Words of Advice:

"Never Feel Sorry For Anyone Who Owns an Airplane."-- Tina Marie

If Something Seems To Be Too Good To Be True, It's Best To Shoot It, Just In Case." -- Fiona Glenanne

Flying the Airplane is More Important than Radioing Your Plight to a Person on the Ground
Who is Incapable of Understanding or Doing Anything About It.
" -- Unknown

"There seems to be almost no problem that Congress cannot, by diligent efforts and careful legislative drafting, make ten times worse." -- Me

"What the hell is an `Aluminum Falcon'?" -- Emperor Palpatine

"Eck!" -- George the Cat

Saturday, December 10, 2016

Here We Go Again

Figures show that six million Americans are behind on their auto loan payments by at least 90 days. This delinquency is causing concerns for lenders. Researchers from the Federal Reserve Bank say that late payment levels are now at their highest since 2010, and pressure may increase for borrowers to prove their financial circumstances.

The car loan market is robust but recent years have seen an increasing level of delinquency in subprime loans. As a result, there is a mounting worry, because similar trends in behavior occurred in the lead-up to the financial crisis in 2008.
Except that car loans are easier to resolve if they're not paying (repo man). But still, the sign aren't terribly good:
Nearly 1 out of 3 car shoppers have negative equity on their trade-ins when they’re purchasing their next vehicle, according to Edmunds.com.

Edmunds’ data shows that an estimated 32 percent of all trade-ins toward the purchase of a new car through the first three quarters of 2016 were underwater.

It’s the highest rate on record, and it’s up from 30 percent of all trade-ins toward new car purchases from January to September last year.

These “upside down” shoppers had an average of $4,832 of negative equity at the time of trade-in — also a record.
Which means that if they want to trade in, they have to come up with five grand, cash, to pay off the loan.

The better choice is to not go the consumerist route and keep the car/truck/SUV until the wheels are about to fall off. A paid-off car costs you gas, insurance and, if you're smart, preventive maintenance.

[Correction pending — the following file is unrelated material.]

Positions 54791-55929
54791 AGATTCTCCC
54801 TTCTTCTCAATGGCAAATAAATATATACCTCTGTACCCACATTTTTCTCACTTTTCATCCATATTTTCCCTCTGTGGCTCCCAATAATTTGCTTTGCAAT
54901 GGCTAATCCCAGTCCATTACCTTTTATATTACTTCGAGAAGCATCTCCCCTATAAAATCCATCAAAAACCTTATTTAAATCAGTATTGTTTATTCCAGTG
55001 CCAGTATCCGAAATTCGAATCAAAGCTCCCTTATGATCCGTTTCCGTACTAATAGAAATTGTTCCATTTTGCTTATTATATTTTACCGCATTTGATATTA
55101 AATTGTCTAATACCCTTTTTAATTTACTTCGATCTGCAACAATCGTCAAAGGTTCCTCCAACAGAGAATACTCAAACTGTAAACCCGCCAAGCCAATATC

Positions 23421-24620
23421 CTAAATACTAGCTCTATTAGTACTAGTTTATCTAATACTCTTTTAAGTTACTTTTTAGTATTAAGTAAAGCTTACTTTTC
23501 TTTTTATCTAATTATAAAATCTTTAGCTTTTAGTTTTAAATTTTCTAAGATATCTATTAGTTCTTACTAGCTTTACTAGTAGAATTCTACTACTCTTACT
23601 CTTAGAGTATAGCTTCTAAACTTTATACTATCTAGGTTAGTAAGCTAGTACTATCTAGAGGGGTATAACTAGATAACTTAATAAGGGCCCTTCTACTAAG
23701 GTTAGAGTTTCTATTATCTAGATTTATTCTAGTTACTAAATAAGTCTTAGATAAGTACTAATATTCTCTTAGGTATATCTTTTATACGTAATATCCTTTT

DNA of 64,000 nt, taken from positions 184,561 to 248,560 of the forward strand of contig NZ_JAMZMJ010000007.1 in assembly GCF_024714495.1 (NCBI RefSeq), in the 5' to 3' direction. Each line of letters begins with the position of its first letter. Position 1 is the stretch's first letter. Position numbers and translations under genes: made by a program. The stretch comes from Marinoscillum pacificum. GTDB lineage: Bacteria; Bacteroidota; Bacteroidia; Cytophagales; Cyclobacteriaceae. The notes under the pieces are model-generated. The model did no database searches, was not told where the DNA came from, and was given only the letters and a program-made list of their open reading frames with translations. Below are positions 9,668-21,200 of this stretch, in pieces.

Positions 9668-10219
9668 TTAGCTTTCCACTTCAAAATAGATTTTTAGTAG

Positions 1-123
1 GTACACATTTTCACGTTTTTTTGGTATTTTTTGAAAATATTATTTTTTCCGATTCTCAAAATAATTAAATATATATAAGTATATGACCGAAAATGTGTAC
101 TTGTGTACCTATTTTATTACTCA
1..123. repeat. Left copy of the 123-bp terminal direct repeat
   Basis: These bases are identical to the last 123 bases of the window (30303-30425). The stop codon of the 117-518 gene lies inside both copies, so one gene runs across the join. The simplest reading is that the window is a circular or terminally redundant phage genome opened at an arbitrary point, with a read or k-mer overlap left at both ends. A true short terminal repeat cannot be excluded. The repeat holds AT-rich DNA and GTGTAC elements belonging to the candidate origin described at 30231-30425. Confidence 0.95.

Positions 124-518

Well, no worries. Trump's such a good negotiator, he'll Twitterize this problem in nothing flat.


3383 said...

Don't see what Trump has to do with this :)

If banks are stupid enough to make loans to stupid people who are trying to get more behind, let them suck up the losses.

With evil banksters soon to be in charge (oh, there's Trump!) the burden will probably be back on the taxpayers.

B said...

"Which means that if they want to trade in, they have to come up with five grand, cash, to pay off the loan."

That $5K is just to make their equity in the car be zero.....

DTWND said...

I have always owned my vehicles, never leased. I drive them until they don't drive anymore then scrap them. Gas, oil, tires, insurance, and routine tune ups are my usual expenses. Occasionally I'll have a major expense (head gasket, shocks/struts, etc.) that I don't have the tools for.

I don't feel the need to have the 'latest and greatest'. My hunks go just as fast at 70 as a new Jag does. Just not in the same style but I'm not out to impress anyone. I kept my last car for 14 years. The savings in monthly payment alone let us buy our 2016 vehicle in cash. My 2003 pickup has 166,000 miles and is still going strong. Another 5 years and I'll have enough saved for a new one. Now, if only I can find a '73 Dodge Charger SE.

deadstick said...

The messed-up part is that there are still people who keep a car less than ten years...

Mike R said...

People are strange about cars, I have friends who try to convince me that buying a new car every two years is a money making proposition. I agree but they aren't the ones making money. As with other commentators we drive our cars until we can no longer maintain them economically. There is one in the garage that has been mine for 48 years but that is another story.

Anonymous said...

The most expense scent is the smell of a new car.